Jerusalem (AFP) - Israeli police said they arrested four Israelis Wednesday over the "lynching" of an Eritrean immigrant shot and then severely beaten after being mistaken as the perpetrator of an attack.
Habtom Zarhum, 29, was shot by a security guard at a bus station in the southern city of Beersheba Monday after being mistaken for an assailant in an attack that killed an Israeli soldier.
Footage of him bleeding as an angry mob rained blows on his head and body has spread rapidly on social media, prompting soul searching among Israelis over their response to a wave of attacks as well as their treatment of African migrants.
"Four Israelis suspected of participating in the lynching.... in Beersheeba have been arrested, and more arrests are expected," a police statement said.
Public radio said two of them work for the prisons system.
The police statement said the four would go before a judge Thursday.
Zarhum's autopsy ruled he died of gunshot wounds, rather than the vicious beating he received from bystanders as police officers looked on.
His death comes in the middle of a surge of violent attacks across Israel and the occupied West Bank that has seen at least 47 Palestinians killed, often after knife attacks targeting Jews.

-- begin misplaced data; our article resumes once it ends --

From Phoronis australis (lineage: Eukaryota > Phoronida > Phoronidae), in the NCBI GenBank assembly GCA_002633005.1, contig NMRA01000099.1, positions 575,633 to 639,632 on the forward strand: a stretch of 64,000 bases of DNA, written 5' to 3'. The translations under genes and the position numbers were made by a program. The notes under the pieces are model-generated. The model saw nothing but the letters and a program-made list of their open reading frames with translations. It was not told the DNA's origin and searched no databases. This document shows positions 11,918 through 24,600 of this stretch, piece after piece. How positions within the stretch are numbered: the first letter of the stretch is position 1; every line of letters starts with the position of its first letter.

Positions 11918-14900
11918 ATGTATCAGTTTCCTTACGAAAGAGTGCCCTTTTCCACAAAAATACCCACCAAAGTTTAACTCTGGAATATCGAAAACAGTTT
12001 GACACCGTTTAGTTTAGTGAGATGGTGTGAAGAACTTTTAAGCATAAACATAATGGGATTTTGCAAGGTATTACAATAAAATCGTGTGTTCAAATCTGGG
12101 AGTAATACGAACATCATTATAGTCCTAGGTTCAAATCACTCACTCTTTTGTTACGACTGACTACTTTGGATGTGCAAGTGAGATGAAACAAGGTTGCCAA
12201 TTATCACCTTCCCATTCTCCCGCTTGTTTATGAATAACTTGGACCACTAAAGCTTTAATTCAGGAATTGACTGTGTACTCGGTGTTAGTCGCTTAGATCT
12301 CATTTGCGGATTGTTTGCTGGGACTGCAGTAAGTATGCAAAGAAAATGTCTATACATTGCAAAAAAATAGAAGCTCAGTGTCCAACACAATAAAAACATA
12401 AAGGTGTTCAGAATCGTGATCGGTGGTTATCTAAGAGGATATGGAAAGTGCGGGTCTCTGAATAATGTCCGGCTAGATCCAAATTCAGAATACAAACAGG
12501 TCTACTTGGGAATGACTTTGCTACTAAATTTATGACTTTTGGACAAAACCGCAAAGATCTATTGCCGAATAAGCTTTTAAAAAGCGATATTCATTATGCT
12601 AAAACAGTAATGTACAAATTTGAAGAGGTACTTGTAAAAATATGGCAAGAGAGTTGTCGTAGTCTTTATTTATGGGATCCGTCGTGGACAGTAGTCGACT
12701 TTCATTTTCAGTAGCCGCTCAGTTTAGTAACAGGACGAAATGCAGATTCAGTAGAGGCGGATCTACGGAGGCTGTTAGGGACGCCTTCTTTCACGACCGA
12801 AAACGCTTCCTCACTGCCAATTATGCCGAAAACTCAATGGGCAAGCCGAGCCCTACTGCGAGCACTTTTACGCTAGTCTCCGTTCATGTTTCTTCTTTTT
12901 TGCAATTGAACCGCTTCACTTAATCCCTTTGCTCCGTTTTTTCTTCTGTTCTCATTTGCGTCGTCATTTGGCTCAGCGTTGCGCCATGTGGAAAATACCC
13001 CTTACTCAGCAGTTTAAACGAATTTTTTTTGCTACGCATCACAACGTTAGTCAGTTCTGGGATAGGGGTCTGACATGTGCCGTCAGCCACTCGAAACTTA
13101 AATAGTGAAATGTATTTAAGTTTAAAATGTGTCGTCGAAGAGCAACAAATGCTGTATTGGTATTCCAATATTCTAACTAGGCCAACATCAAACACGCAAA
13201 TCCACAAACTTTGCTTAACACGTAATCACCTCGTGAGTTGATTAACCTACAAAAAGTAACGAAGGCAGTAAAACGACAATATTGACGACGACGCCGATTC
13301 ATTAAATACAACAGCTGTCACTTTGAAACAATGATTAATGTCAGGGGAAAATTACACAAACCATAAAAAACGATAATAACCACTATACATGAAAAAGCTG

Eight Israelis have also died, and the attacks have put intense pressure on Israeli Prime Minister Benjamin Netanyahu to stem the violence.
Following Zarhum's death, Netanyahu publicly called on Israelis not to take justice into their own hands, but many see the young man's killing as part of a wider problem in Israel's treatment of African asylum-seekers.
Official figures show 45,000 illegal immigrants are in Israel, almost all from Eritrea and Sudan. African communities complain of marginalisation, and they have held several protests this year against their alleged mistreatment.
The UN says as many as 53,000 refugees have crossed Israel's southern border with Egypt, including 36,000 from Eritrea.
Many are fleeing persecution and they head to Israel due to its high standard of living and its relative ease of access over land from Africa.